Although teaching standards 2, 5 and 6 can therefore be argued as less secure, it is perhaps important to reflect why this is the case, as they appear across all types of trainee going in a second experience. It was interesting to discuss this issue with mentors during a training session and to ask them to consider where they would feel less secure if they were parachuted into a different school and key stage.
With standard 2 being progress and outcomes, the trainees are at a disadvantage in going into their second school, as they just don’t know the children in that class. Neither will they have a detailed understanding of children of that age group, so may not have mental “baselines” from which to extract appropriate learning expectations.
Standards 6&5; Learning to develop tasks for a new age range is challenging in itself, to match and challenge appropriately over time. In the absence of good subject knowledge that embeds an understanding of how the subject develops, lessons can become activities that may or may not lead to secure learning and, in addition, appropriate interventions may be missed. The ability to think on their feet and adjust a task demand to evident needs of the learners might be compromised. Assessment can be further undermined, as each school is seeking to develop their own internal systems in the absence of national descriptors. The meeting with mentors showed that there were seven systems within nine mentors, including four variations of the local County system.
The early meeting with the teacher mentors leading the second experience enabled discussion of issues that arose in earlier cohorts, seeking to pre-empt some of the issues that might simply be a constituent part of the second experience.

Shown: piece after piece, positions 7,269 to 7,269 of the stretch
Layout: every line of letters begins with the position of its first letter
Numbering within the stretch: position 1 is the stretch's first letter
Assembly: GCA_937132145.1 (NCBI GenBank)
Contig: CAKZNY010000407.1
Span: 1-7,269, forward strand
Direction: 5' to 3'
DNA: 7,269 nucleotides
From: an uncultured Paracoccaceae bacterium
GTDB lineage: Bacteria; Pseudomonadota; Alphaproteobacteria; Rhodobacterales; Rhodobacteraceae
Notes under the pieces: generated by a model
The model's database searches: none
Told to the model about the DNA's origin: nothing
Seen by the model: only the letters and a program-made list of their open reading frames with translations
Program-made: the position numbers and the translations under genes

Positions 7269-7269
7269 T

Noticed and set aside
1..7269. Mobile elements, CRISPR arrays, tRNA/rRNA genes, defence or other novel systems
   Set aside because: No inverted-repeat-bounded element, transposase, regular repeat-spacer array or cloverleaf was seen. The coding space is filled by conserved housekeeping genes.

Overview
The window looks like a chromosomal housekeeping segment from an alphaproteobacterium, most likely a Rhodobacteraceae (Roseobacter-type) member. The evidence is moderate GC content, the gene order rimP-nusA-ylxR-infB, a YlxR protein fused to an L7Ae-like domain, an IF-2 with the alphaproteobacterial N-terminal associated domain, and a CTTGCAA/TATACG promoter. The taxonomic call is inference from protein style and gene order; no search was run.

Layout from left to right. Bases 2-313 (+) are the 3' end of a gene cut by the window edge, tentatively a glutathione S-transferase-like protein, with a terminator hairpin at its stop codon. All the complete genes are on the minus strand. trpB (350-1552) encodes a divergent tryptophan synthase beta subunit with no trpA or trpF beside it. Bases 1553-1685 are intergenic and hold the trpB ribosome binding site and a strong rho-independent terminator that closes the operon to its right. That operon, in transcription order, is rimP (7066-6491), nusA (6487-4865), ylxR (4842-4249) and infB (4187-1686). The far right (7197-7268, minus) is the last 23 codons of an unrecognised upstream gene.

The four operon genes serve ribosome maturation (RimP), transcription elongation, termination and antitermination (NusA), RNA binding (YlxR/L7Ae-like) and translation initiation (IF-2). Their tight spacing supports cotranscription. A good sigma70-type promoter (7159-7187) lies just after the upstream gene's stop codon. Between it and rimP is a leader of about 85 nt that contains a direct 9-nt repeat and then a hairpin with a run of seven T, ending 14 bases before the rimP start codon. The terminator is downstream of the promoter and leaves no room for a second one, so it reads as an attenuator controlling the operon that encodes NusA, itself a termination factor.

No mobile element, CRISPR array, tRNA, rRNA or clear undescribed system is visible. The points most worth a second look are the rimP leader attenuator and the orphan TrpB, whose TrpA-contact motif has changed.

As a result, these areas were a focus for mentor-trainee discussion.
Trainees are charged with monitoring progress and interventions over their experience. They have to unpick the detail of learning from interactions and outcomes to understand ideas behind progress. Some of this is captured in personal case studies.
Trainee reflection time. With the inevitable pressures of routes such as School Direct, built in (collaborative peer) reflection/ weekly review time would seem a necessary element to consider, when reviewing the holistic experience. Time to sit, to think and to have professional development discussions needs to be built into all school experiences. The mentor role is key to this.
In Primary terms, the breadth of teaching standard 2, as progress and outcomes, covering year 1 to year 6, is one that would repay some developmental thought, to create exemplar material that demonstrates the development from EYFS (year 1) to year 6, within the current curriculum, especially in English and Maths. This reference material would support developing judgement. If it was extended with examples from other curriculum areas, this could raise appropriate expectations.
To exemplify TS2 further, regular moderation activities between the trainee and the class teacher could result in a personal reflective portfolio unpicking progress in different subjects, but also introduce the trainees to the need for regular evaluation to inform teaching practice.
In the main, trainees will be on track to achieve at a good or better level at the end of their training year. If they’re not, they will be subject to detailed concerns having been raised.
All trainees would benefit from focused reflection time looking at the 24652 dynamic, working to fine tune their approaches, developing personalisation to evident needs, including SEND. This is a clear action on the mentors during weekly review meetings.
When considering needs in returning to their substantive experience: -
Get to know the progress made by the children in their absence, then…
· to develop (with support) their own medium term plans,
· to unpick the detail of learning from outline intention through their own actions,
· understanding subject development over time,
· creating challenging tasks appropriate to the children’s needs,
· interacting with learning giving appropriate supportive feedback and guidance,
· making rational decisions based on outcome,
· interacting with anomalies
· and evaluating outcomes.
In other words, refining, or recalibrating themselves as whole class teachers, taking ever greater responsibility for progress, preparing to consider the needs of different classes in September.